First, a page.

For the next several months as I explored the complicated, morally ambiguous, and endlessly fascinating world of exotic pet ownership, Herold's question remained with me. It is nonsensical to compare humans violently interacting with each other and a wild animal attacking a defenseless woman. There is no parallel. Yet if we allow ourselves to keep dogs (which often are out of control and vicious), why not other animals like chimpanzees, even if they also might exhibit violent behavior? What's wild, and what's domesticated? We humans are, after all, animals, too, and at times a wild species. Does the value of exotic pet ownership outweigh the risks? Our pets often are extensions of ourselves, both psychologically and legally. When a dog attacks a person, its owner is liable for the damage. Was Sandra Herold alone responsible for the attack on Charla Nash? Perhaps we're collectively responsible since the law at the time allowed the chimp to live in the Connecticut suburbs. With those thoughts in mind, I headed to the Oakland airport and grabbed a Southwest flight to Spokane, hoping to convince a felon convicted of animal smuggling to open the gate at her isolated rural enclave and talk, the first stop on my journey toward some answers.
Chapter TwoMonkey Smuggler
Survivalist Fran Ogren Conspires with Her Daughter
Fran Ogren Objects to being Called a Smuggler, but that's what she is. She's a convicted felon facing a prison sentence for smuggling a monkey from Thailand through Los Angeles International Airport and up to Spokane. She conspired with her daughter, the jury at their trial decided, to bring Apoo, a two-month-old rhesus macaque, home from Bangkok by sedating the monkey and secreting it where it attracted no suspicion. Ogren's daughter, Gypsy Lawson, pretended she was pregnant. She walked through customs at LAX looking like what customs officers thought was just another expectant mother.
"The callousness and intent these people showed in carrying out their plan was egregious and placed at risk not only wildlife but potentially the health of other passengers on the plane and in their community," Paul Chang, the U.S. Fish and Wildlife Service special agent in charge of the investigation, said after the mother and daughter were convicted. "These animals are known carriers of viruses and parasites that can be transmitted to humans, although this particular animal tested negative."
When I call Ogren from Spokane and explain why I want to meet with her, she is cordial but cautious. She feels the press mistreated her, that the coverage of her gambit was unfair. Nonetheless, after I explain my mission, she acquiesces to sit for an interview and gives me detailed directions to her remote wilderness farm. I head north on US 395 out of Spokane on a glorious late summer day. There's not much but two-lane blacktop between me and Canada except for sparkling deep blue lakes, broad valleys of rich pastureland, and dramatic rock outcroppings on mountainsides covered with thick stands of evergreens. The tableau reminds me of an old Hamm's beer commercial: From the land of sky blue waters, minus Shasha, the Hamm's bear. Later, Ogren and her husband will warn me to be careful on the twilight drive back to Spokane, because of deer on the highway and bears.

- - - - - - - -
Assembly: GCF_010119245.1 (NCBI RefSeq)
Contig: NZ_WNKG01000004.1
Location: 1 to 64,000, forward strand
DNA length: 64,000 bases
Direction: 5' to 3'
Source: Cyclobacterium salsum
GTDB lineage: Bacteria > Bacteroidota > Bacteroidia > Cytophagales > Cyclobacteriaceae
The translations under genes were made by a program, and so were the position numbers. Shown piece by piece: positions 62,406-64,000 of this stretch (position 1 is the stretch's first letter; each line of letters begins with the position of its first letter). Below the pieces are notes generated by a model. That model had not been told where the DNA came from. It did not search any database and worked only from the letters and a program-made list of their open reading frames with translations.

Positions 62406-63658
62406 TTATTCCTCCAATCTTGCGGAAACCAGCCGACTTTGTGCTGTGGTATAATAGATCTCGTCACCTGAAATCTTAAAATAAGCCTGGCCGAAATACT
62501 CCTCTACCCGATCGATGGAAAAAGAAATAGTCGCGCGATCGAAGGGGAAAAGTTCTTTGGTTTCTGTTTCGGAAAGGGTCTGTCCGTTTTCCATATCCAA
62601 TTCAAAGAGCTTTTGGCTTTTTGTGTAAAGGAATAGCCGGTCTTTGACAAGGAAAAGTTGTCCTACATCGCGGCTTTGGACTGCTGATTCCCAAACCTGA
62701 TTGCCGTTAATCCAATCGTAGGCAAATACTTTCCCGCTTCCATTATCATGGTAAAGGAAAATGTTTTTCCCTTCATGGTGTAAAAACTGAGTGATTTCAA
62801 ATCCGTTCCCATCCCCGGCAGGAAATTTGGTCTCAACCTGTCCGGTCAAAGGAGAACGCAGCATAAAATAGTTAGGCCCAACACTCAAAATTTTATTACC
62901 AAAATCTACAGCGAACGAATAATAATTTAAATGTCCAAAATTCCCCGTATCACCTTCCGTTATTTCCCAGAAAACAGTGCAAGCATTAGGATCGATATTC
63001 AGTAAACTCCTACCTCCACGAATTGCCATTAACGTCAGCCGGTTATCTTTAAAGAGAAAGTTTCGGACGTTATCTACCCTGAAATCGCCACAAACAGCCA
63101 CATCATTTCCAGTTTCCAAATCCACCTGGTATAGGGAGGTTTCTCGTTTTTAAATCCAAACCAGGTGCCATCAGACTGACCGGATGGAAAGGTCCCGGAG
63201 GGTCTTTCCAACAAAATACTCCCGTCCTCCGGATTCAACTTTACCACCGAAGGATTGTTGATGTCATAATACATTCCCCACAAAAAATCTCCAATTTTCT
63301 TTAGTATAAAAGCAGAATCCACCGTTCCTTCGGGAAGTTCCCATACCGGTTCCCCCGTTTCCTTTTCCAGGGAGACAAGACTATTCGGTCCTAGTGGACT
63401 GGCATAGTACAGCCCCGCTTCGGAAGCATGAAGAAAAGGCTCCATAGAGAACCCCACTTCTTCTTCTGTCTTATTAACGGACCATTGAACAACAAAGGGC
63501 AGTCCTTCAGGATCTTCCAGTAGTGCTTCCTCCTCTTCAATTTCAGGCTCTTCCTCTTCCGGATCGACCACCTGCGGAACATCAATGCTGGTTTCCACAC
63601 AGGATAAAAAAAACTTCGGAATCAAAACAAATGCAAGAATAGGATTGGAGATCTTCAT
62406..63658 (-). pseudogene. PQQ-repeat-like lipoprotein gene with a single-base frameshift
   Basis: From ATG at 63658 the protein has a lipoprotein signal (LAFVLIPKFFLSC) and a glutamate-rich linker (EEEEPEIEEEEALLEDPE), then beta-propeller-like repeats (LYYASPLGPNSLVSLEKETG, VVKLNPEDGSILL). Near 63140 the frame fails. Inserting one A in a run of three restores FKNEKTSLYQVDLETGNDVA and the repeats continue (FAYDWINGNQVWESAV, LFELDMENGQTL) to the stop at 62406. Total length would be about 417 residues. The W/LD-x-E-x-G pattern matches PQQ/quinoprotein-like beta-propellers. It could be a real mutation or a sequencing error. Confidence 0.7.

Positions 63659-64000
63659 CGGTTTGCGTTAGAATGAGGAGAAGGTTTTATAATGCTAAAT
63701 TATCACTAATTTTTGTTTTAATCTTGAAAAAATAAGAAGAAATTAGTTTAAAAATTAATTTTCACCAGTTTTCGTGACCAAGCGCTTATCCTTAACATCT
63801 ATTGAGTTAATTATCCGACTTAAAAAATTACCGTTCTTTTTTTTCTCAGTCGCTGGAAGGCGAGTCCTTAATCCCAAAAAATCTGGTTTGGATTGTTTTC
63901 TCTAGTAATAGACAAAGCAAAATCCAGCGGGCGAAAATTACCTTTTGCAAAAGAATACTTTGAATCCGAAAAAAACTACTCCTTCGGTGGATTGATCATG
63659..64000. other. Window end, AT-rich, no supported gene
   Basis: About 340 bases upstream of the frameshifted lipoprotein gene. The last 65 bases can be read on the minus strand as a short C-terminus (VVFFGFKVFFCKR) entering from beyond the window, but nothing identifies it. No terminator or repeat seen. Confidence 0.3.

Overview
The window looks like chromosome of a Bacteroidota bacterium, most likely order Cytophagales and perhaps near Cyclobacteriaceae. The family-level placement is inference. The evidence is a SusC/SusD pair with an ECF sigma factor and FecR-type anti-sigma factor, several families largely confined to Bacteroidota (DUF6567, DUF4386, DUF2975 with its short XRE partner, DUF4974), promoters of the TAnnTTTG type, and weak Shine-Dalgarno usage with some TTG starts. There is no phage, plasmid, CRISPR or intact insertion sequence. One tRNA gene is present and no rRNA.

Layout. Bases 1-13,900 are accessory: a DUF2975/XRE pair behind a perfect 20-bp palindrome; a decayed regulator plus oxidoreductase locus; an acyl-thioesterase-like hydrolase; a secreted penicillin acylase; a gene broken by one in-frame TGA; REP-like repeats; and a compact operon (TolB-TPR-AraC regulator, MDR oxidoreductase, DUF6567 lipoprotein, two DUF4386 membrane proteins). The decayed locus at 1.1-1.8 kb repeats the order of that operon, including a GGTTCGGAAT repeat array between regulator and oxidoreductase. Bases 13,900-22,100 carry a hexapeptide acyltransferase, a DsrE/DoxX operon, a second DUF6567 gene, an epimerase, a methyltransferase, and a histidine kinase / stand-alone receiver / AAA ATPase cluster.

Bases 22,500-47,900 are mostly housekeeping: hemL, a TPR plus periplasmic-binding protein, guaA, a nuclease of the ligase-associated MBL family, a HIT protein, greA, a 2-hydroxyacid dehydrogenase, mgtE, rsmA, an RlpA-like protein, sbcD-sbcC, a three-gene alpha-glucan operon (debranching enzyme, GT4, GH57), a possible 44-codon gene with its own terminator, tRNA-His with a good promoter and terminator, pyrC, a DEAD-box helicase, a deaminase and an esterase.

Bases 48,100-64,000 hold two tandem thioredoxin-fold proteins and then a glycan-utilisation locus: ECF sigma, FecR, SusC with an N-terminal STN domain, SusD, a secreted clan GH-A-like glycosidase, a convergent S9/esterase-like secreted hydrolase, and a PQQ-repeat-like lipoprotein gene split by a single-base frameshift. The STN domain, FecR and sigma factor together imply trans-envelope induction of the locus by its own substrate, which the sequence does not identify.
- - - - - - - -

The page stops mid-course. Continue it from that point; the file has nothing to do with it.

Excerpted from FORBIDDEN CREATURES by PETER LAUFER Copyright © 2010 by Peter Laufer. Excerpted by permission.
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Meet the Author
Peter Laufer, winner of major awards for excellence in reporting, is an independent journalist, broadcaster and documentary filmmaker working in traditional and new media. While a globe-trotting correspondent for NBC News, he also reported, wrote, and produced several documentaries and special event broadcasts for the network that dealt in detail with crucial social issues. Laufer’s books include The Question of Consent: Innocence and Complicity in the Glen Ridge Rape Case. He’s written works on the fall of Communism in Europe (titled Iron Curtain Rising), a severe criticism of contemporary talk radio, Inside Talk Radio: America's Voice Or Just Hot Air, and a book version of the documentary about Americans in prisons overseas, also titled Nightmare Abroad. Another of his books, Made in Mexico, published by the National Geographic Society, deals, in a juvenile environment, with cross border issues between California and Mexico. Laufer has written Exodus to Berlin, a book version of his study of the resurgence of the Jewish population in Germany and the concurent rise of right-wing violence, and Wetback Nation: The Case for Opening the Mexican-American Border. With Markos Kounalakis he’s written Hope Is a Tattered Flag, based on conversations from “Washington Monthly on the Radio”, the nationally-syndicated radio show they co-anchored. Peter Laufer was the charter anchor of the radio program “National Geographic World Talk”, a nationally-syndicated show he created. He hosted “The Peter Laufer Show” Sundays on the San Francisco Clear Channel radio station Green 960. He is currently the James Wallace Chair in Journalism at the University of Oregon School of Journalism and Communication. More about his work, which has received the George Polk, Edward R. Murrow, and other awards, at peterlaufer.com.